Musings of a Detainee


Megan Freeman, Editor-in-Chief

Former Editor-in-Chief Megan Freeman received a detention slip for leaving school after her AP Biology test. Apparently you are supposed to return to school after those things. Who knew? In an attempt to turn this negative situation into a positive one, she now presents to you an insider’s perspective of the detention room.

Monday, June 4, 2012. I wait outside the room of my detainment, my pulse quickened by a mixture of nerves and excitement. I extract my phone from the pocket of my sweatshirt (which, I note, I should not have to wear in June) and check the time. 3:02 p.m. Three minutes before detention starts. Briefly, I recall a scene from a teen movie in which a girl, upon questioning as to why she is early for her punishment, replies, “Well, I’d hate to miss a minute of being detained.” What movie was that? I wonder. Mean Girls? Easy A?

Suddenly I am interrupted from my musings by two sophomore boys dressed in darkly colored garb, who brush past me and through the door with an air of purpose. This is not their first trip to detention and their mischievous smirks tell me it will not be their last. Following their lead, I enter the room and sign in on a sheet of paper. I select a desk in the back so I have a full view of my fellow troublemakers. The three of us take our books and papers and begin to work, or at least pretend to work.

Minutes pass in silence, interrupted periodically by the croak of the door as a new detainee sweeps in and settles down. Ms. Eldridge nods curtly as each enters, then returns to her computer screen. She appears to be reading an article about architecture of some sort, but I can’t be sure.

More minutes pass. I return to pondering the teen movie quotation. Was it John Tucker Must Die? Yeah, that’s it. The scene where Brittany Snow walks in on John Tucker’s little brother singing, “I Want You to Want Me.” Penn Badgley, that’s his name. He looked much better with his short hair like when he played Woodchuck/Lobster Todd in Easy A.

Again, my musings are interrupted—detainees seem to have a way of doing that—by a new boy barging through the door. He begins to chat with a few others in the front row before Eldridge tells him to shut it. The boy only grins. He is no stranger here.

“Where’s your homework?” she asks, noting his empty hands.

The boy pauses, his face deadpan, and stares blankly at her for a few seconds. “What’s homework?” he responds, and settles in a desk next to the other chatty boys. He takes a phone out of his pocket and has barely unlocked the screen before Eldridge snaps at him.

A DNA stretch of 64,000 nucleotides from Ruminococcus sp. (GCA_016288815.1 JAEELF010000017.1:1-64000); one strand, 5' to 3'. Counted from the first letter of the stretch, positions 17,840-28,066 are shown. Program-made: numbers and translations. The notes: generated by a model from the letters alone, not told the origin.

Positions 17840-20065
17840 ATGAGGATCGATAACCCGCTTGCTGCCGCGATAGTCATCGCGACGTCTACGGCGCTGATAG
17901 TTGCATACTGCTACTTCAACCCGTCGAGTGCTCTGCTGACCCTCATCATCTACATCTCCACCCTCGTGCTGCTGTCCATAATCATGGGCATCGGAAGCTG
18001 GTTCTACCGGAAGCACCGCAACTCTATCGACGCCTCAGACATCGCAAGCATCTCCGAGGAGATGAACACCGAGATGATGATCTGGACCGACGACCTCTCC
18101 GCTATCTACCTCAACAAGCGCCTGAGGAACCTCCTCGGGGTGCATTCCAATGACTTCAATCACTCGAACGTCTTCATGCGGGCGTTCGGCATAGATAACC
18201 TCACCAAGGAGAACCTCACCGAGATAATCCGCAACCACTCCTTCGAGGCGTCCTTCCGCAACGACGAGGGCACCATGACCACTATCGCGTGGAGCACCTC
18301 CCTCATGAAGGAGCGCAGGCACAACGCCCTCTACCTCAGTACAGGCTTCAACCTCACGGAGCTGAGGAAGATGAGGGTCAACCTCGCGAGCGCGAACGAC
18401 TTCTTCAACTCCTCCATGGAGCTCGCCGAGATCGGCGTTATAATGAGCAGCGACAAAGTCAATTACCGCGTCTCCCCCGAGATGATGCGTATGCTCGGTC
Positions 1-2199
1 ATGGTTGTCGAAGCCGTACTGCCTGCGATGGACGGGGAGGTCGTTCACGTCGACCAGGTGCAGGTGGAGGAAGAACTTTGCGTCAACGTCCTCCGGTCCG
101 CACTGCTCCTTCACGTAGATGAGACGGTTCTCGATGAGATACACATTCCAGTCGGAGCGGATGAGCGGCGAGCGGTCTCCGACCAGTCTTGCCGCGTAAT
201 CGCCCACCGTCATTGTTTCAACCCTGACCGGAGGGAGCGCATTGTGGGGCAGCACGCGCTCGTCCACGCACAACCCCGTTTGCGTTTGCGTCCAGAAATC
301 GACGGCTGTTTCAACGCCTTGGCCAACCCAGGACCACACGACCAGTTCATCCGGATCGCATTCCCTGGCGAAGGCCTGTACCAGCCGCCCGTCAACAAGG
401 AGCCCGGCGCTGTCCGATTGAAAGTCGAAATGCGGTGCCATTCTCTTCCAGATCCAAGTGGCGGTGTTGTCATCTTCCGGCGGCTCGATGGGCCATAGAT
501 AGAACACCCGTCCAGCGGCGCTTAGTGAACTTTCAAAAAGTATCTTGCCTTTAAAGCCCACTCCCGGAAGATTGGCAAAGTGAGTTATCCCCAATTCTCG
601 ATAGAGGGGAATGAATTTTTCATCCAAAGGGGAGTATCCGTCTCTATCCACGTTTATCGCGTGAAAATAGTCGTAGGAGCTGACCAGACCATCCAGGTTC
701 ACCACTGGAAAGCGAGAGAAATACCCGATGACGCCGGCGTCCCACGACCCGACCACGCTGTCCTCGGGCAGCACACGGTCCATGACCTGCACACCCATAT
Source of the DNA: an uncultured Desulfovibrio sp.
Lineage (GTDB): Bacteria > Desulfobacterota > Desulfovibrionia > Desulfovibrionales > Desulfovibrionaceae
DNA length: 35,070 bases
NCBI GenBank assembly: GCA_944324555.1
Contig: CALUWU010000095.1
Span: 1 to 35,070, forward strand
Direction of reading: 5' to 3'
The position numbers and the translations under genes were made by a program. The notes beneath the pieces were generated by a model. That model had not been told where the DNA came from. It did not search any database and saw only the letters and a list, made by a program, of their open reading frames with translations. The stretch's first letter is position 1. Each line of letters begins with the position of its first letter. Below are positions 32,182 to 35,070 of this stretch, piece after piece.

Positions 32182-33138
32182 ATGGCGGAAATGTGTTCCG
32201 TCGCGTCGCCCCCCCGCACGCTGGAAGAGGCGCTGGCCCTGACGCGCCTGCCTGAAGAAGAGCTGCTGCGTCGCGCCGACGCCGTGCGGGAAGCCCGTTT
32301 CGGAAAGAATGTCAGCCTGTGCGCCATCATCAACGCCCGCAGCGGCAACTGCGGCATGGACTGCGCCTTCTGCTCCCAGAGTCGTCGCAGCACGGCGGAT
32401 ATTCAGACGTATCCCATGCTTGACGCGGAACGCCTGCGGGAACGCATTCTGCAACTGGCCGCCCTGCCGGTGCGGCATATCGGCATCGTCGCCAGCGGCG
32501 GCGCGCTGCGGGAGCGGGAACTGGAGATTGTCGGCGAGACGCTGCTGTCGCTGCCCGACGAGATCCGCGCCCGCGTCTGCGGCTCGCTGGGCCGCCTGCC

“Put that away!”

The boy looks back nonchalantly.

“Put what away?”

Eldridge holds up a sign and taps it with a pen. It reads, in large, boldfaced font: NO TALKING. NO SLEEPING. NO EATING OR DRINKING. NO ELECTRONICS OF ANY KIND.

The boy raises his hand, the beginnings of a protestation forming on his lips, but Eldridge shuts him down.

“We’ve discussed the ‘why’ question many times.”

Defeated, he sinks lower into his seat and stares into space.

Fifteen more minutes pass without disturbance. I entertain myself by reading the titles of the books on the shelf to my right and trying to deduce what the plots might be. “Finger Lickin’ Fifteen,” I decide, must be a thrilling murder mystery revolving around the chase and capture of the notorious serial killer Freddie “Fifteen” Watson, who got his nickname from the number of fingers he has. His parents must have been full siblings, leaving him with severe congenital malformations, and the trauma of growing up being teased for his disfigured appearance finally made him snap. Set against the rollicking jazz-age background of 1920s Chicago, “Fifteen” goes on a murderous rampage, mauling his victims until they are as scarred and mutilated as his broken soul. A wisecracking ex-cop vigilante with hankering for danger is the only one who can track the lunatic down, and in a dramatic showdown, “Fifteen” is shot as he crouches over the body of his latest victim, licking the blood off his numerous fingers.

A boy sticks his head up through the open window from the outside and screeches like a howler monkey, startling me from my game. Again with the musing-interrupting! Unable to determine the perpetrator, the class resumes its torpor. The rest of the hour passes uneventfully, and I am almost disappointed when Eldridge calls my name and tells me I can go. All in all, not a bad way to spend my last Monday ever at Miramonte High School.